User's Manual

You can access the online documentation (including tutorials) in HTML or PDF.

Frequently Asked Questions

Questions about PyTables? Be sure to read the FAQ section before asking on the list.

Mailing Lists

If you have any problem or question that the FAQ or manual can't answer, you may want to ask the users' mailing list (search) to see if other users can help you. But first, check the list archives to see if your question has been already discussed.

You might be interested in subscribing only to the PyTables' announcement list, a very low-traffic list for announcing new releases of PyTables and related software.

Videos

These are the videos of a series dedicated to introduce the main features of PyTables in a visual and easy to grasp manner. More videos will be made available with the time:

Hints for SQL users

If you are a seasoned user of SQL or relational databases, you may be interested in HintsForSQLUsers, a gentle introduction and cookbook to PyTables based on the concepts of SQL and RDBMS.

Presentations

Here are the slides of some presentations about PyTables that you may find useful:

Reports

User Contributed Documents

Also, you may want to check the UserDocuments page, where PyTables users explain how they have dealt with various problems. If you want to add your own documents, you are more than welcome!

Usage Examples

Besides the tutorials in the User Manual (above), you can see several simple examples here.

Getting Started

Here is some simple code to create a table in a group.

   1 from tables import *
   2 
   3 # Define a user record to characterize some kind of particles
   4 class Particle(IsDescription):
   5     name      = StringCol(16)   # 16-character String
   6     idnumber  = Int64Col()      # Signed 64-bit integer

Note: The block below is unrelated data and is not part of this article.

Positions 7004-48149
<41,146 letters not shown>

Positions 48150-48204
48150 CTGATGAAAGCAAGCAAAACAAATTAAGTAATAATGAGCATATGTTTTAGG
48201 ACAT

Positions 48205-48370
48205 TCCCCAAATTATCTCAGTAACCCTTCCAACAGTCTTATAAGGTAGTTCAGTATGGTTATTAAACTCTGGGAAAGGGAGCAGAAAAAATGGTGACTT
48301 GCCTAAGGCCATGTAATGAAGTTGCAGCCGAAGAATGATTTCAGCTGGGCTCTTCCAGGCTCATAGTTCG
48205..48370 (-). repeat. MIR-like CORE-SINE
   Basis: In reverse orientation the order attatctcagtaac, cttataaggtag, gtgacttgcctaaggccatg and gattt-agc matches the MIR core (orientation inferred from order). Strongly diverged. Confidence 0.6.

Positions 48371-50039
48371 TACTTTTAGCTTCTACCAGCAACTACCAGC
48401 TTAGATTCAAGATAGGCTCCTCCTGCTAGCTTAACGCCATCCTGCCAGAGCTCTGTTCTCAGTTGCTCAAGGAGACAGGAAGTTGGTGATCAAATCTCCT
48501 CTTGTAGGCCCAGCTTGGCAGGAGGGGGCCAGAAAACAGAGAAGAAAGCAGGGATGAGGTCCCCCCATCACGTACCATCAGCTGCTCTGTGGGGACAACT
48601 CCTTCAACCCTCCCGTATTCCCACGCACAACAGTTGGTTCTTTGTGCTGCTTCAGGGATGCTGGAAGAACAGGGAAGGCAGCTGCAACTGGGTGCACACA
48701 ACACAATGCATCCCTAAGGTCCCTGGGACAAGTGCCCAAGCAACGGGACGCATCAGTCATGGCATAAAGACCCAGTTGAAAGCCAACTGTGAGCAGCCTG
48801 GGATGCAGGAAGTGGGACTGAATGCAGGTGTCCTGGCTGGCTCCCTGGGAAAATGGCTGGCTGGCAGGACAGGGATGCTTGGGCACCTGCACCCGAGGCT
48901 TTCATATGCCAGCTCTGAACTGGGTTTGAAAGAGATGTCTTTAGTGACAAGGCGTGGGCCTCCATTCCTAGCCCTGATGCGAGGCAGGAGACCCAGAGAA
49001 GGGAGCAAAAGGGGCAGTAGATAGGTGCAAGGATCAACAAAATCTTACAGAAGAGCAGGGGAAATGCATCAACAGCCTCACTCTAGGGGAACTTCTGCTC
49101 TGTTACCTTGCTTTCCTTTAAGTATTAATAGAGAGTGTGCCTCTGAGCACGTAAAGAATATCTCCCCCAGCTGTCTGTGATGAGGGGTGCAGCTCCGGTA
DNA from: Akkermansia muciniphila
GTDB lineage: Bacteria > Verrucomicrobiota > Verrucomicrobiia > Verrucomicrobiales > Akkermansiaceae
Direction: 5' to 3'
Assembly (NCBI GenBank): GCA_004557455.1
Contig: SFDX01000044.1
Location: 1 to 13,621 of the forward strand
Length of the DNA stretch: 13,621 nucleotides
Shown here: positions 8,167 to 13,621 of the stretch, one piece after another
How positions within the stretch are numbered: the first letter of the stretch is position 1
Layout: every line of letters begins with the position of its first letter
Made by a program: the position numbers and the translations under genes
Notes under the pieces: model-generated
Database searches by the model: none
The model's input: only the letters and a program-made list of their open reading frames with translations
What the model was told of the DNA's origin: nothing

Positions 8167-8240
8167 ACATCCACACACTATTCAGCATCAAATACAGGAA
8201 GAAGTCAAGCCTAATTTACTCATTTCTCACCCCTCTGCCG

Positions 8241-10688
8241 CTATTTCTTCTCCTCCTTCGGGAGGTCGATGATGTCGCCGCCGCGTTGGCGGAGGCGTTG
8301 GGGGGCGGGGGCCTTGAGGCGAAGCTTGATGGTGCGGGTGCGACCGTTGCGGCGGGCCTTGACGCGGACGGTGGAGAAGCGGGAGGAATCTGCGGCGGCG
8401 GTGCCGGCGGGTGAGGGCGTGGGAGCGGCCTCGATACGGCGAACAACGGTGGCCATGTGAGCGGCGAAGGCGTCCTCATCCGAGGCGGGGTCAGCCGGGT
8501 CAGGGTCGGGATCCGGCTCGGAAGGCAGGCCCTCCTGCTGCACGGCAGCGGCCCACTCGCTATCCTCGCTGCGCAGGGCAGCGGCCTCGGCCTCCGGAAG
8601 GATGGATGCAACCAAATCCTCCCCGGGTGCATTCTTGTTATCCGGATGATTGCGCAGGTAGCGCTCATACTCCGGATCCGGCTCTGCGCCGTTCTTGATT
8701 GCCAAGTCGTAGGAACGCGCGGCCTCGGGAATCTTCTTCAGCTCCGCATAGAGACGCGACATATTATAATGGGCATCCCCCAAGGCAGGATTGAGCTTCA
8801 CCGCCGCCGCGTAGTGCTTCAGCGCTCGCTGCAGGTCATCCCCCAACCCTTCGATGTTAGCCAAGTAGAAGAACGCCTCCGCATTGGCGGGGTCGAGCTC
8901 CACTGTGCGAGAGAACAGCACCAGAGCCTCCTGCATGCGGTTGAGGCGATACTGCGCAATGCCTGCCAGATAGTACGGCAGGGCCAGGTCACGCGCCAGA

7     ADCcount  = UInt16Col()     # Unsigned short integer
   8     TDCcount  = UInt8Col()      # unsigned byte
   9     grid_i    = Int32Col()      # integer
  10     grid_j    = Int32Col()      # integer
  11     pressure  = Float32Col()    # float  (single-precision)
  12     energy    = FloatCol()      # double (double-precision)
  13 
  14 filename = "test.h5"
  15 # Open a file in "w"rite mode
  16 h5file = open_file(filename, mode = "w", title = "Test file")
  17 # Create a new group under "/" (root)
  18 group = h5file.create_group("/", 'detector', 'Detector information')
  19 # Create one table on it
  20 table = h5file.create_table(group, 'readout', Particle, "Readout example")
  21 # Fill the table with 10 particles
  22 particle = table.row
  23 for i in xrange(10):
  24     particle['name']  = 'Particle: %6d' % (i)
  25     particle['TDCcount'] = i % 256
  26     particle['ADCcount'] = (i * 256) % (1 << 16)
  27     particle['grid_i'] = i
  28     particle['grid_j'] = 10 - i
  29     particle['pressure'] = float(i*i)
  30     particle['energy'] = float(particle['pressure'] ** 4)
  31     particle['idnumber'] = i * (2 ** 34)
  32     # Insert a new particle record
  33     particle.append()
  34 # Close (and flush) the file
  35 h5file.close()

Browsing the object tree

You can browse the contents of the file that we have created above. For this, we will use the convenient IPython shell.

In [1]:import tables
In [2]:f=tables.open_file("test.h5")